Press Release

APL Physicist Appointed to Defense Science Board Quantum Technologies Task Force

Joan Hoffmann, a physicist at the Johns Hopkins University Applied Physics Laboratory (APL) in Laurel, Maryland, has been appointed to the Defense Science Board Task Force on Applications of Quantum Technologies.

The DSB is a committee of civilian experts who advise the U.S. Department of Defense on scientific and technical matters. The Task Force on Applications of Quantum Technologies explores the potential application of quantum technologies in land, sea and subsurface challenges. For each of these missions or capability areas, the group poses questions such as:

  • What is the level of technology readiness?
  • What is the level of research and development in universities, government laboratories and industries, both domestically and in other countries?
  • Which technologies will be developed for commercial applications? Which areas will be applicable to primarily unique DoD applications?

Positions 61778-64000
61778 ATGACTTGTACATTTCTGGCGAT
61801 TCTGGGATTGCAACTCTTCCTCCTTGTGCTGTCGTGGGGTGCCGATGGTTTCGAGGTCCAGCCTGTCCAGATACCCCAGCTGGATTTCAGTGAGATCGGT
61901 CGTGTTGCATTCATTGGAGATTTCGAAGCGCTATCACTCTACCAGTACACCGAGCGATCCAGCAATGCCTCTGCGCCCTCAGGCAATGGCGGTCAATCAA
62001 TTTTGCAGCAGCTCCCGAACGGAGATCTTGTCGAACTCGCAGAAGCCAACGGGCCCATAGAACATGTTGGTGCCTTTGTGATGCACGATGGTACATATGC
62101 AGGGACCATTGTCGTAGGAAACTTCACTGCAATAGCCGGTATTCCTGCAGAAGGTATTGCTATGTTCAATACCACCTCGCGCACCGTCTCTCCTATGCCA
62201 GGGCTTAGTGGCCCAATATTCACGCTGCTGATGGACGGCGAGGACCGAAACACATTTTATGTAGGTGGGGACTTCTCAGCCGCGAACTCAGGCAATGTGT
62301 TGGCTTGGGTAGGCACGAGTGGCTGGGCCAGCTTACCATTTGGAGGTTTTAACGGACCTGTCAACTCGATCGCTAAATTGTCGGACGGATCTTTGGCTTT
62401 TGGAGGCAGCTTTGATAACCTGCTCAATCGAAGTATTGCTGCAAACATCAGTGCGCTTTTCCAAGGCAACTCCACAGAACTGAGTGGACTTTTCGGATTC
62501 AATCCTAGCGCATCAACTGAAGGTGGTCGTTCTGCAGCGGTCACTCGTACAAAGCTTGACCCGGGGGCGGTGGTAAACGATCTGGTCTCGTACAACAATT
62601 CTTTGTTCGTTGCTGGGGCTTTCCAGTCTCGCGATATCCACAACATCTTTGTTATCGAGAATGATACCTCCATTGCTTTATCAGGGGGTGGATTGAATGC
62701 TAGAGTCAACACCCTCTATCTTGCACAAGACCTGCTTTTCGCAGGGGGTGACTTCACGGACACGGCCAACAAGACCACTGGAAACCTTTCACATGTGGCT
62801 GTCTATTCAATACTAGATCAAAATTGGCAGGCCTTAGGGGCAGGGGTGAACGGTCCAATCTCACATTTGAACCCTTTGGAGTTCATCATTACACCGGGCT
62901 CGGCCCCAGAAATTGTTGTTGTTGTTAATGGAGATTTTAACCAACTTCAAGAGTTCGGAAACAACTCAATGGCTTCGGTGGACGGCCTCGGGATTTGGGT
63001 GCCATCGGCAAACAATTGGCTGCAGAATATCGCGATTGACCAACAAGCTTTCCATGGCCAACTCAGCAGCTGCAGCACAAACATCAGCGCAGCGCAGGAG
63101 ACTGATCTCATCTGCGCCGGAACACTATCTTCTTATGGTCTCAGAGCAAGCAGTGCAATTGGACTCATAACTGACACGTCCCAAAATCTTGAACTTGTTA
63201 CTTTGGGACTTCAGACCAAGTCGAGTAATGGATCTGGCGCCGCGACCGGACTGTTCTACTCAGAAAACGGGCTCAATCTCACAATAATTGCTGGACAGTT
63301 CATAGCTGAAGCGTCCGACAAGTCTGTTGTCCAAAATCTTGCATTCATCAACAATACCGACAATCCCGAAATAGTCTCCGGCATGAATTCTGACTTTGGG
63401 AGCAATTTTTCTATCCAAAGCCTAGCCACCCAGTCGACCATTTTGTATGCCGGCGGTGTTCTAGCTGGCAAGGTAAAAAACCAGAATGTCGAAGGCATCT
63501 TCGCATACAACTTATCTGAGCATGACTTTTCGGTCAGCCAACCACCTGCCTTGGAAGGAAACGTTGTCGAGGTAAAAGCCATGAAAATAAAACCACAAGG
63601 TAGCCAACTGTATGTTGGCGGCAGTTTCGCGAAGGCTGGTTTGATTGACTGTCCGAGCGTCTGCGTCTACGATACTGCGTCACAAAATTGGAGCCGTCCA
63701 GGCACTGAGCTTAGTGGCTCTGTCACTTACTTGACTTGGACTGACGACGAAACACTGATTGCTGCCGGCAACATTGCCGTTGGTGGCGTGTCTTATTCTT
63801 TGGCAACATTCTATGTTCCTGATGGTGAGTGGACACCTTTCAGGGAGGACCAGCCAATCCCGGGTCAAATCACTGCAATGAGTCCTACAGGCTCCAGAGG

• What ancillary technologies are required for implementation of these technologies?

“Quantum computation and simulation have made significant progress in recent years,” noted Michael Griffin, Under Secretary of Defense for Research and Engineering, in a memorandum describing the Task Force. “Understanding the state-of-the-art and the likely trajectory of these technologies will allow the Department of Defense (DoD) to strategically incorporate these technologies into its systems.”

Hoffmann is the program manager for Alternative Computing Paradigms in APL’s Research and Exploratory Development (RED) Mission Area, responsible for strategic direction and execution of a diverse portfolio encompassing quantum computing, trustworthy computing, computational neuroscience and computational physics. Over the last five years, she has worked with an exceptional group of investigators to build APL’s core Quantum Information Science team, now comprising nearly 20 scientists engaged in theoretical, experimental and operational efforts.

“We congratulate Joan on this prestigious appointment,” said Andrew Merkle, RED mission area executive. “Her broad background in experimental physics, with an emphasis on nanoscale and device physics, has generated a long track record of successful technical leadership of strong, cross-disciplinary teams addressing critical problems.”